News > Our Stand

Call: Clarify law on filming domestic workers

April 17th, 2019|

Joint statement by the Association of Women for Action and Research (AWARE), the Humanitarian Organisation for Migration Economics (HOME) and Transient Workers Count Too (TWC2) issued 11 November 2015. Recently, the media has discussed the camera surveillance of domestic workers by employers.  Reports state (and our experience tells us) that

Global Compact for Migration: how far off its standards is Singapore?

March 31st, 2019|

The United Nations' Global Compact for Migration (GCM) was adopted by a great majority of UN members on 10 December 2018 at a conference in Marrakech, Morocco. It was endorsed by the General Assembly on 19 December 2018, where 152 countries voted in favour. Five countries voted against

TWC2 comments on proposed amendments to WICA

February 22nd, 2019|

In January 2019, the Ministry of Manpower (MOM) sought public feedback on some proposed amendments to the Work Injury Compensation Act (WICA). As TWC2 sees over a thousand cases a year of work injury among foreign workers, this matter is germane to our work. MOM's proposals centre chiefly around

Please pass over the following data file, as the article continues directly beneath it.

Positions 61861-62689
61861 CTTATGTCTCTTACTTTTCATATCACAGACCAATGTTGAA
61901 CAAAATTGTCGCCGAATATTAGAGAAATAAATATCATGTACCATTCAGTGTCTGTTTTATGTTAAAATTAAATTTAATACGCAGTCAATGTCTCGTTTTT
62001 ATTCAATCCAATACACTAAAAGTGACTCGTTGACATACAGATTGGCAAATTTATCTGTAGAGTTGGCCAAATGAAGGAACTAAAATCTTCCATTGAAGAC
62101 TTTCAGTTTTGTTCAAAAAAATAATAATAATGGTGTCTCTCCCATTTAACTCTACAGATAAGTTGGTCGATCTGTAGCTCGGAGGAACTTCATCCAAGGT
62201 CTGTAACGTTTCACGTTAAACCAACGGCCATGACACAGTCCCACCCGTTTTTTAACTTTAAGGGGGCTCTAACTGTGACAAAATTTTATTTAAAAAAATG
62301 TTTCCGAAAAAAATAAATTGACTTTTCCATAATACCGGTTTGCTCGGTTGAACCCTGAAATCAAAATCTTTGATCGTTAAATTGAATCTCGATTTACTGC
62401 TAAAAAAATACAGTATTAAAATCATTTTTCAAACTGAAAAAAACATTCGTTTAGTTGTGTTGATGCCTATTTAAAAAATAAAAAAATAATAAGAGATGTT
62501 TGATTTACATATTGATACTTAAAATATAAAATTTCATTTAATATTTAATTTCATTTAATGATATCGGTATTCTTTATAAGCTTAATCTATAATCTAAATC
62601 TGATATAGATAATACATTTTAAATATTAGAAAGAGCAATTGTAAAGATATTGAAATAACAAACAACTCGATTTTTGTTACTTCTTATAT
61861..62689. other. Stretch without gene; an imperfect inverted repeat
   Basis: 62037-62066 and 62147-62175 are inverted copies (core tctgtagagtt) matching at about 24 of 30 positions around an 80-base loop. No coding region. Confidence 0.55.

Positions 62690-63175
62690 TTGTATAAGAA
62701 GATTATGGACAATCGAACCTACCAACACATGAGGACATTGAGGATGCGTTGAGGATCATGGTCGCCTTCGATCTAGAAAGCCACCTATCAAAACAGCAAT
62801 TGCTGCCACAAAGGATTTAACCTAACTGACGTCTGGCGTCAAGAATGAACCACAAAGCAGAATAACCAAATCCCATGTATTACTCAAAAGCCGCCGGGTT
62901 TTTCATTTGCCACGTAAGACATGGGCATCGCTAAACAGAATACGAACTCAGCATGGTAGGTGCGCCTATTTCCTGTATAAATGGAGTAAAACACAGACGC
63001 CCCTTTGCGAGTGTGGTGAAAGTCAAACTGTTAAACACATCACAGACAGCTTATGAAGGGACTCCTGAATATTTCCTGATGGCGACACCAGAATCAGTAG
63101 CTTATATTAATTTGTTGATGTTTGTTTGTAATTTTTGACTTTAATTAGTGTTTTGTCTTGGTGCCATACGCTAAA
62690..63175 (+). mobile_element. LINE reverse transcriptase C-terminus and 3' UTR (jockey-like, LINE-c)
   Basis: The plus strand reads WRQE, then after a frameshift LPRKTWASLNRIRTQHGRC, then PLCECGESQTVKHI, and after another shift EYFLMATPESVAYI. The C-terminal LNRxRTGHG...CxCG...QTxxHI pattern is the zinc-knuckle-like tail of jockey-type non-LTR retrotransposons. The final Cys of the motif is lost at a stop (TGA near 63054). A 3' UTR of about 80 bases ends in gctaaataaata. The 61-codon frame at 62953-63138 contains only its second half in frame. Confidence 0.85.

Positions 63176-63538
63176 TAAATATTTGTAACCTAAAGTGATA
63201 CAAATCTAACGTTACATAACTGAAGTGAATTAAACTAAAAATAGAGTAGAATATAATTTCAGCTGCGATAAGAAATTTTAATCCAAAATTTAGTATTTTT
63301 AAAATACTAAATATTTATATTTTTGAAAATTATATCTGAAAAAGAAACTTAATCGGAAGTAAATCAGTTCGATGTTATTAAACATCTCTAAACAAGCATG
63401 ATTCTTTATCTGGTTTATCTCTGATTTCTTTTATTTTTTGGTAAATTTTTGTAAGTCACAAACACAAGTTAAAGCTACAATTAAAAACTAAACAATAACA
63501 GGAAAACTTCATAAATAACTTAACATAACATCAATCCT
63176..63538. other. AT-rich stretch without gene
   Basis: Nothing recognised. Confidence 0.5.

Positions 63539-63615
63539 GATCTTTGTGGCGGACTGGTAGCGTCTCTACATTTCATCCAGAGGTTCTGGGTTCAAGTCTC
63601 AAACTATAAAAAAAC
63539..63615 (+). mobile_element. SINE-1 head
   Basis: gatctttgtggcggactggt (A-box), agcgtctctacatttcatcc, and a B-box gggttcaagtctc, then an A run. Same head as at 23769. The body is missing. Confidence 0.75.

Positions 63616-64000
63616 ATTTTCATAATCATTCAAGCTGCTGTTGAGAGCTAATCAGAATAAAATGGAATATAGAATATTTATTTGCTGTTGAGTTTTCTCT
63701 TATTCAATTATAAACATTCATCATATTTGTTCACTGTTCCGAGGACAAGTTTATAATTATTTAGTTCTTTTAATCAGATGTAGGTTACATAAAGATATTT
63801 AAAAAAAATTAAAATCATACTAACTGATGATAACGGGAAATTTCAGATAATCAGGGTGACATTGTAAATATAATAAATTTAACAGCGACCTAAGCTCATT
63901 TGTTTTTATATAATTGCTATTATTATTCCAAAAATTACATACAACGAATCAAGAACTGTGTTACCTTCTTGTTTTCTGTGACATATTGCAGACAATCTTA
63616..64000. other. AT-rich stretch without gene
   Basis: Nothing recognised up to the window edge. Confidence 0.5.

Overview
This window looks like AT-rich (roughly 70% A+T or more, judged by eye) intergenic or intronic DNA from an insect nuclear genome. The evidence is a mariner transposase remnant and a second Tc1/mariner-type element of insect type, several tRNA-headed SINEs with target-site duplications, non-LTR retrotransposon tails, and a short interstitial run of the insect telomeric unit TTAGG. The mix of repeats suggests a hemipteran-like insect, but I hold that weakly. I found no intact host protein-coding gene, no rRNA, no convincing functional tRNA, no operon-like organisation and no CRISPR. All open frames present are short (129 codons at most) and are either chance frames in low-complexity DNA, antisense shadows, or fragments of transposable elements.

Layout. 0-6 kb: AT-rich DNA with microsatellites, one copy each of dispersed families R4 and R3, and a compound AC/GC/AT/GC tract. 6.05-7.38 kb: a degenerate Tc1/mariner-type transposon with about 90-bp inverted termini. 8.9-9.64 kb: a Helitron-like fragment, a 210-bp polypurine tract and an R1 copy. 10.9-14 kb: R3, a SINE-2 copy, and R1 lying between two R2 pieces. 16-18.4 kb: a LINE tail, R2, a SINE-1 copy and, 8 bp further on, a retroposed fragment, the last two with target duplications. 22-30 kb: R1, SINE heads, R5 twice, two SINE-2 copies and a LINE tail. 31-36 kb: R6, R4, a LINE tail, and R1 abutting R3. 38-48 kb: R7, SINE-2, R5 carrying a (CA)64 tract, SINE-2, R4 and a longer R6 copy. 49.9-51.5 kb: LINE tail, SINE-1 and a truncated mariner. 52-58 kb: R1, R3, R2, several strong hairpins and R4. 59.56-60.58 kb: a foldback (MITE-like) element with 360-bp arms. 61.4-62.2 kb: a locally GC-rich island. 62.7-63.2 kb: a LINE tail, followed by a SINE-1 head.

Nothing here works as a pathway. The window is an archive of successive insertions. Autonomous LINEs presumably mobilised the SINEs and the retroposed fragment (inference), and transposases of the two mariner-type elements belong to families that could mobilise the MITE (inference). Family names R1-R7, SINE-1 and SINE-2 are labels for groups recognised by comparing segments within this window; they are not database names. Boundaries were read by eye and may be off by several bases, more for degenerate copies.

Officials to clamp down on fake salary vouchers, but will it work?

November 27th, 2018|

The news site TodayOnline reported that the Ministry of Manpower (MOM) "plans to clamp down on employers who abuse salary vouchers — such as by having employees indicate receipt of their wages before they are paid." The news story was dated 26 November 2018 (Link). On the face of it,

Policy brief 2018, no. 3: Require standard employment contracts

September 7th, 2018|

In the third of our policy briefs for 2018, Transient Workers Count Too recommends that it should be mandatory for work permit holders to first sign a Standard Employment Contract (SEC) even before a work permit application is made. The SEC should set out all the key employment terms, and

Re attempts at salary reduction, MOM ties itself in knots

August 10th, 2018|

Based on details collected from casework in May and June 2018 When Rahman Safiar went to the Ministry of Manpower (MOM) to get his Work Permit processed, he was in for a shock. It was not even two weeks after arriving in Singapore for a new job with a promised